Aberdeen centre for vulnerable people facing closure

Albyn House in Aberdeen is facing closure after losing its funding. Picture: Hemedia

Albyn House in Aberdeen is facing closure after losing its funding. Picture: Hemedia

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A SCOTTISH centre that provides accommodation for drunk and incapable people is facing closure after losing its funding.

It aims to keep vulnerable people out of hospital beds and jail cells by giving them beds for the night.

But now Albyn House in Aberdeen faces the prospect of closing its doors after more than 30 years of service.

Police Scotland and NHS Grampian have confirmed their intention to withdraw their funding for the centre by April 2016.

However, the centre has gained the support of local politicians and the public, with a petition calling for it to remain open reaching 2,500 signatures.

Alison McInnes, Scottish Liberal Democrats MSP for North East Scotland, has warned of the risks of closing the centre.

She said: “Staff at Alcohol Support told me that at this time of year especially, they are so glad to be able to provide a warm place for those who are alcohol-addicted and resultantly homeless.

“Without their service, some would be condemned to trying to exist wearing the same damp clothes for weeks on end, without access to a shower or any respite from the cold.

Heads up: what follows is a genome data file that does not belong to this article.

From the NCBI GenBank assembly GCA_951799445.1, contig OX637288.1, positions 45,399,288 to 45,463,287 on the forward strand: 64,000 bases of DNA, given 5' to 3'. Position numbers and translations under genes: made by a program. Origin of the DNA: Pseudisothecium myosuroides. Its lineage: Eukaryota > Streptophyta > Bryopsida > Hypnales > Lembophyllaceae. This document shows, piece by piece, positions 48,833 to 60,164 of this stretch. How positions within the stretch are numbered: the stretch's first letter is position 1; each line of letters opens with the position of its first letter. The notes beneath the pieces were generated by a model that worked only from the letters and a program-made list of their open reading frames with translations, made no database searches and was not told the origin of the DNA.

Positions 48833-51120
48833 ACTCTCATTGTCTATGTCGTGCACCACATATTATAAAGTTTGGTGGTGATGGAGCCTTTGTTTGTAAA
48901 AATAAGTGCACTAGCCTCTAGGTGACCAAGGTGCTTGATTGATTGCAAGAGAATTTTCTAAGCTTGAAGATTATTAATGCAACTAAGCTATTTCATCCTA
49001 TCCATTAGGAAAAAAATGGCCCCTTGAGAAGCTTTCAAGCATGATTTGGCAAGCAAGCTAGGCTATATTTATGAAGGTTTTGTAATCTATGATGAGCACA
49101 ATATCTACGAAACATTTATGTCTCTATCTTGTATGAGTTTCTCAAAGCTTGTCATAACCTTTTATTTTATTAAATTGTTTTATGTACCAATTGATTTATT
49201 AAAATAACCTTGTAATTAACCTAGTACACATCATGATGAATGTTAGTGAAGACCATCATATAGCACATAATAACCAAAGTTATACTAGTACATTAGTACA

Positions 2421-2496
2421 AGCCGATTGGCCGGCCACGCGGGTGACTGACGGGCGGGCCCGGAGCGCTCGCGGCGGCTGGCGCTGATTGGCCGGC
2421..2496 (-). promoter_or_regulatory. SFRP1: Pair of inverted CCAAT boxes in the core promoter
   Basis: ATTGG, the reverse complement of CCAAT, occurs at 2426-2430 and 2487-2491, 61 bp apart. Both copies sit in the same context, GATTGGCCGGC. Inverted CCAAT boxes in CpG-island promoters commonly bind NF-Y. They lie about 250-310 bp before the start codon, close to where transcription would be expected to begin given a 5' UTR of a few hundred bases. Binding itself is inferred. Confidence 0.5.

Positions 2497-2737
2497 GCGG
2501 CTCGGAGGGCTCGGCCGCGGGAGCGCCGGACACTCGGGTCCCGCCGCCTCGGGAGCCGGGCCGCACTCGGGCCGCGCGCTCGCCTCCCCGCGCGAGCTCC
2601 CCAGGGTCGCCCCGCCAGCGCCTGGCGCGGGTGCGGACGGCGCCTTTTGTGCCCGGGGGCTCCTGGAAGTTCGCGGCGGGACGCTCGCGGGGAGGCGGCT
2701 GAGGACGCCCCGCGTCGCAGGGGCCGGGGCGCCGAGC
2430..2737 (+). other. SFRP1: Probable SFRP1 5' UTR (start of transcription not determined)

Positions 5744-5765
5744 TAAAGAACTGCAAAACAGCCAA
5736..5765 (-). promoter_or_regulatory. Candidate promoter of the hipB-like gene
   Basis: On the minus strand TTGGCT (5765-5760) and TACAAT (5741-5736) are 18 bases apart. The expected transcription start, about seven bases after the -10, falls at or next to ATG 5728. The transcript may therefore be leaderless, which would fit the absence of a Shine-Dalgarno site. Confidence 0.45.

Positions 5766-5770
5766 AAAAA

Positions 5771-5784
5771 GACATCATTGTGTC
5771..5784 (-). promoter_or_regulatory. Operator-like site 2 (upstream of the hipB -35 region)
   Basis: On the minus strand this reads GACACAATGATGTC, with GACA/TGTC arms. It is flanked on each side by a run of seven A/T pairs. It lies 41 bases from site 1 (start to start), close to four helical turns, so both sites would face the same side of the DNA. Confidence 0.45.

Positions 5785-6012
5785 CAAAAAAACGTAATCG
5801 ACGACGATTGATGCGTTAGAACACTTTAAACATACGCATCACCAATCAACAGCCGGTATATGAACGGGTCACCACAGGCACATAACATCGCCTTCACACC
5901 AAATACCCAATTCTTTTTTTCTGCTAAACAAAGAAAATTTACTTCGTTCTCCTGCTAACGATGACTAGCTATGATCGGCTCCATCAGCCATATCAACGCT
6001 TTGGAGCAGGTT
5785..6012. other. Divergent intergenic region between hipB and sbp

“But there is a real risk these essential services could come to an end in Aberdeen.

“They should be being rolled out across Scotland, not being cut back.

“These facilities allow the NHS, Police Scotland and the Scottish Government to save rather than spend, as they free-up beds in hospitals and keep cells for criminals.

“What’s more is that if the core funding is lost, the other services provided by volunteers such as counselling and other support available for alcoholics could also be lost.”

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Maureen Watt, public health minister and the Scottish National Party MSP for Aberdeen South and North Kincardine, believes funds should be allocated by local experts.

She said: “Alcohol and Drug Partnerships (ADP) and local partners, taking account of local needs and priorities, allocate funding locally.

“There is no single best practice model for services for drunk and incapable people.

“Services should be developed directly in response to local needs, as determined by ADPs, and remain flexible when needs change.

“The Scottish Government has made a record investment of #319m to tackle problem alcohol use since 2008.

“The bulk of our funding - #278m - has been made to ADPs via NHS boards for investment in local prevention, treatment and recovery support services.”

A spokesman for Police Scotland said: “The ADP, including NHS Grampian, Police Scotland, Aberdeen City Council, and the Aberdeen Council of Voluntary Organisations, made a joint decision in October 2014 that a Designated Place of Safety (DP) for people found drunk and incapable does not represent value to the public.

“The ongoing cost is unsustainable and does little to prevent re-occurrence of public drunkenness.

“The ADP has agreed that there are alternative, better integrated and more cost effective ways of dealing with the problem.

“The ADP will therefore not go to competitive procurement for the future provision of a DP when the current contract with Alcohol Support Ltd comes to an end on 15th April 2016.”

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